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10 Years for Bogus Liens|on Judge and Prosecutor

HOUSTON (CN) - A Houston man was sentenced to 10 years in federal prison for filing bogus liens against a federal judge and prosecutor in retaliation for their involvement in his 2010 money laundering conviction.

Tyrone Eugene Jordan, 45, had a beef with retired U.S. District Judge Hayden Head, who presided in Corpus Christi, dating back to May 2010, when Head sentenced him to 63 months in federal prison after a jury convicted him of conspiracy to commit money laundering and conspiracy to smuggle aliens, the U.S. Attorney's Office said.

He was also angry at Julie Hampton, of the Corpus Christi U.S. Attorney's Office, for prosecuting him in that case.

So after Jordan served his prison time, he found a novel way to get back at Head and Hampton. He filed fraudulent liens against them: one a UCC financing statement with the Texas Secretary of State claiming Hampton owed him $6.5 million, another against Hampton and one against Head.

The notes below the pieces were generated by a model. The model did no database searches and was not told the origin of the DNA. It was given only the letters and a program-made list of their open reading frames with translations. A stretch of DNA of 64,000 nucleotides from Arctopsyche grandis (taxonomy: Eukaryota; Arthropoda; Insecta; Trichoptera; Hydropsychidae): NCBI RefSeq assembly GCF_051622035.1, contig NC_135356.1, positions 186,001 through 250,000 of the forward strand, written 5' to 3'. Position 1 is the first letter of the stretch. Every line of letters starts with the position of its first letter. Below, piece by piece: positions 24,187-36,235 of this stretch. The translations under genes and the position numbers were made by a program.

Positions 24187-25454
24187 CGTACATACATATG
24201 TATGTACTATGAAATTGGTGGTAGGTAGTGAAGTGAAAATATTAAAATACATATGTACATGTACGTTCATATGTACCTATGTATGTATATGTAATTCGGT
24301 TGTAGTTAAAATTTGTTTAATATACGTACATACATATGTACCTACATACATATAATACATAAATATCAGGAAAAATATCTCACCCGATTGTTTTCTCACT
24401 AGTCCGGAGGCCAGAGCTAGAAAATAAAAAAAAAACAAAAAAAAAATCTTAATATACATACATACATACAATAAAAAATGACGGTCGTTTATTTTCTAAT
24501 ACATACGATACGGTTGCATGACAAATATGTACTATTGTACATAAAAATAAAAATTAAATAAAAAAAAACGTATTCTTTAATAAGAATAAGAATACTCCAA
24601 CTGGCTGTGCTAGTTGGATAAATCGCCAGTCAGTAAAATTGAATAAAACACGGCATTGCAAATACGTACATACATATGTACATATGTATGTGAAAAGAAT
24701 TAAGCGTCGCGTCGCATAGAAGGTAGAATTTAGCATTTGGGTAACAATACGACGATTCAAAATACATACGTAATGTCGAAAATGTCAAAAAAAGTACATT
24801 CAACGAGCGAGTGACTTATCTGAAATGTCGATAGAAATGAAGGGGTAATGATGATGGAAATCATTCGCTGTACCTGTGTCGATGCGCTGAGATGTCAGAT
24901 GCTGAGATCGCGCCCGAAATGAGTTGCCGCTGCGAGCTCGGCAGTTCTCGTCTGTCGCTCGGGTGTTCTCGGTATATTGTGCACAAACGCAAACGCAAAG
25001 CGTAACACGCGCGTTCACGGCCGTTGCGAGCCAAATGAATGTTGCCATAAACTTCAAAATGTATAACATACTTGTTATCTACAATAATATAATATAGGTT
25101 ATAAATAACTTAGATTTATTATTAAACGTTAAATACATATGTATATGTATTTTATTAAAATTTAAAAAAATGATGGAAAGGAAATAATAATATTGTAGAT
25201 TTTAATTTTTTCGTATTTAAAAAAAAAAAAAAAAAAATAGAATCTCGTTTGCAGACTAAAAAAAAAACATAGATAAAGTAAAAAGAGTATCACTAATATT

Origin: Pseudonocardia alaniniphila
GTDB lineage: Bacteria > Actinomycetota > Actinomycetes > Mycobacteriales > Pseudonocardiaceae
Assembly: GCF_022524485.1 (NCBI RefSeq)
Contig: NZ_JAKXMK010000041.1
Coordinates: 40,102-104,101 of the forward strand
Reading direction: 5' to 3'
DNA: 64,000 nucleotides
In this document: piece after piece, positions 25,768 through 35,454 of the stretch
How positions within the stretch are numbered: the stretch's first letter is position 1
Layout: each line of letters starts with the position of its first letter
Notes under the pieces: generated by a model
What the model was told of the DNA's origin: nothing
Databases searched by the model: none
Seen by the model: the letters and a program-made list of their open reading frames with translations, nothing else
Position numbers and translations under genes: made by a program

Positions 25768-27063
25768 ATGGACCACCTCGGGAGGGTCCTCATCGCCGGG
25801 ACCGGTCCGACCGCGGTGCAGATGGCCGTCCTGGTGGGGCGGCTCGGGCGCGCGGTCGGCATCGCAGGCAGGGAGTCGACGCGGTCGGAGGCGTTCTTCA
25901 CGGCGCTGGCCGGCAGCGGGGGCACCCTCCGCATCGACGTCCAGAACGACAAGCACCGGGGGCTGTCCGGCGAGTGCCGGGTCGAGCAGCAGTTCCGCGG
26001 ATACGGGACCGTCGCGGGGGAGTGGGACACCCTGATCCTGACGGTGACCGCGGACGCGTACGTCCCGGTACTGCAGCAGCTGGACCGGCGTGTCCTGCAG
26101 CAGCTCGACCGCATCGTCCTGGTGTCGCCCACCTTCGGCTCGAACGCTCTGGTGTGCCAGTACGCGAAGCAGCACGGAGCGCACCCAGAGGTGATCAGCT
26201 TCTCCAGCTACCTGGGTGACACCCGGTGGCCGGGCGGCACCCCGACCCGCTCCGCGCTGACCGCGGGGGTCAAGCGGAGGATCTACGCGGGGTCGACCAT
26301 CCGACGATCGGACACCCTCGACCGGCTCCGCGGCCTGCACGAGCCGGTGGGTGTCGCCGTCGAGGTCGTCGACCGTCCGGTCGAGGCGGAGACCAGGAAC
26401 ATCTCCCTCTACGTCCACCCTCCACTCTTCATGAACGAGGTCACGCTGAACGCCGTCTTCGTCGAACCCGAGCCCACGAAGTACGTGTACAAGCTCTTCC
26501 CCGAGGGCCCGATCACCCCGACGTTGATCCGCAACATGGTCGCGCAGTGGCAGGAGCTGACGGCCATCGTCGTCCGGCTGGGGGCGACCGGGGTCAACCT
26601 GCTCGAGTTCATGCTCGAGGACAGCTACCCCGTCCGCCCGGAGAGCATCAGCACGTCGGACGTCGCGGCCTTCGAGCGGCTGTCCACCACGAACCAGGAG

Federal authorities were not amused. They arrested Jordan in March 2015 for filing the liens in violation of his probation.

U.S. District Judge Gray Miller in Houston sentenced Jordan to 10 years in federal prison on Friday. The sentence came after a jury found him guilty of three counts of retaliating against a federal or employee by false claim in July.

Prosecutors describe Jordan as a "sovereign citizen," part of an antigovernment movement whose adherents believe they don't have to pay taxes and they can choose which laws to obey, but his attorney disputes that characterization.

Richard Kuniansky told the Houston Chronicle that Jordan never claimed to be a sovereign citizen, that he never expected to make any money from the liens, but conceived that strategy in prison as a way to voice his displeasure with his money laundering sentence.

He called the retaliation case a "waste of judicial resources."

Kuniansky has already appealed Jordan's retaliation sentence to the Fifth Circuit in New Orleans, court records show.

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